Femtosecond Sub-Bowman Keratomileusis: A Prospective, Long-term, Intereye Comparison of Safety and Outcomes of 90- Versus 100-μm Flaps


To analyze the long-term safety profile, visual and refractive results, and incidence of complications between sub-Bowman keratomileusis with 90- and 100-μm flaps.


Prospective, randomized, comparative clinical study.


A total of 385 candidates (770 eyes) underwent bilateral, single-sitting, sub-Bowman keratomileusis, with flap creation (90 or 100 μm) on IntraLase 60-kHz (Abott Medical Optics) and ablation on Technolas 217z100 (Technolas PV) . Right and left eyes were randomized to undergo 90- or 100-μm flap procedures. Preoperative and postoperative assessment included uncorrected visual acuity (UCVA), best spectacle-corrected visual acuity (BSCVA), refraction, and topographic analysis. All cases were followed up until 12 months after surgery. After excluding cases lost to follow-up, a final analysis of 368 patients was carried out (368 eyes in each of the 2 groups). The main outcome measures were BSCVA, UCVA, complication rates, and residual spherical equivalent refractive error.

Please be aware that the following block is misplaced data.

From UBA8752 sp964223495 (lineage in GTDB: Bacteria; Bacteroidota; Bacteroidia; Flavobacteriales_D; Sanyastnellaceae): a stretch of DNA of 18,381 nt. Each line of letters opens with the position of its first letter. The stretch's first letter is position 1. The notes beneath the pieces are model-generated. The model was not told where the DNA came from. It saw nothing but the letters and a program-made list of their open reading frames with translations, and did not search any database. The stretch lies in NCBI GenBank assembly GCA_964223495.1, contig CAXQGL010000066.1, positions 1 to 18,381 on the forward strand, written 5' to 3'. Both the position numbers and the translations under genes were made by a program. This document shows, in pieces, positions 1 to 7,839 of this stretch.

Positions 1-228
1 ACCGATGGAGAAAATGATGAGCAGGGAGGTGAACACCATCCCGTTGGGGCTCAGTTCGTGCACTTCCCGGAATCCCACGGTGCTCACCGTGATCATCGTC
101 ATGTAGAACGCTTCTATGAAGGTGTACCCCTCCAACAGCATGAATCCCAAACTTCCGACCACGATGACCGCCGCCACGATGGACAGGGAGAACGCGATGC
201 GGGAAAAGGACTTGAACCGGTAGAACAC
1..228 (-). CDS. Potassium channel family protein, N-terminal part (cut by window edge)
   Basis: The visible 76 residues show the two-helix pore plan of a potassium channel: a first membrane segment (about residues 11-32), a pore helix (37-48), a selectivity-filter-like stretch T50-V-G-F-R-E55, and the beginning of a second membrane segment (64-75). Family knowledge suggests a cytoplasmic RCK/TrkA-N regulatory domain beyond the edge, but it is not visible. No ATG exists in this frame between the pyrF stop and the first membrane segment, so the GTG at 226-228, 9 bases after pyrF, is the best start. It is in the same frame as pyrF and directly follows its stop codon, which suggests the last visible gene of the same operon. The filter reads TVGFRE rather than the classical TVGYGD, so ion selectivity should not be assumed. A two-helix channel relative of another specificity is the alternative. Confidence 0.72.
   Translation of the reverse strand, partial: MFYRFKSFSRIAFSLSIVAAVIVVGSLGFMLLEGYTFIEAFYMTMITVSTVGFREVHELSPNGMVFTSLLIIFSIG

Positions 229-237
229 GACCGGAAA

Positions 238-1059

The mean preoperative values were: spherical equivalent, −6.08 ± 2.7 diopters (D; 90-μm group) and −5.99 ± 2.8 D (100-μm group; P = .7); and logarithm of the minimal angle of resolution BSCVA, 0.01 ± 0.03 (90-μm group) and 0.01 ± 0.04 (100-μm group: P = .8). Postoperative 12-month values were: spherical equivalent, −0.02 ± 0.4 D (90-μm group) and −0.01 ± 0.4 D (100-μm group; P = .8); logarithm of the minimal angle of resolution BSCVA, −0.05 ± 0.07 (90-μm group) and −0.04 ± 0.07 (100-μm group; P = .8); and logarithm of the minimal angle of resolution UCVA, 0.012 ± 0.01 (90-μm group) and 0.017 ± 0.02 (100-μm group; P = .2). No loss of BSCVA was seen in any case. The efficacy indices were 1.039 ± 0.21 (90-μm group) and 1.014 ± 0.24 (100-μm group; P = .2); safety indices were 1.163 ± 0.21 (90-μm group) and 1.158 ± 0.22 (100-μm group; P = .6); and vision difference indices were 0.09 ± 0.14 (90-μm group) and 0.10 ± 0.15 (100-μm group; P = .1). Both groups had a low but comparable incidence of diffuse lamellar keratitis and microstriae. However, the incidence of microstriae (although visually asymptomatic) was significantly higher in ablation with spherical equivalent of −9 D or more compared with lesser ablations (6.7% vs 0.8%; P < .001).


The 1-year follow-up of femtosecond sub-Bowman keratomileusis with 90- and 100-μm flaps suggests that both the flap options have comparable outcomes.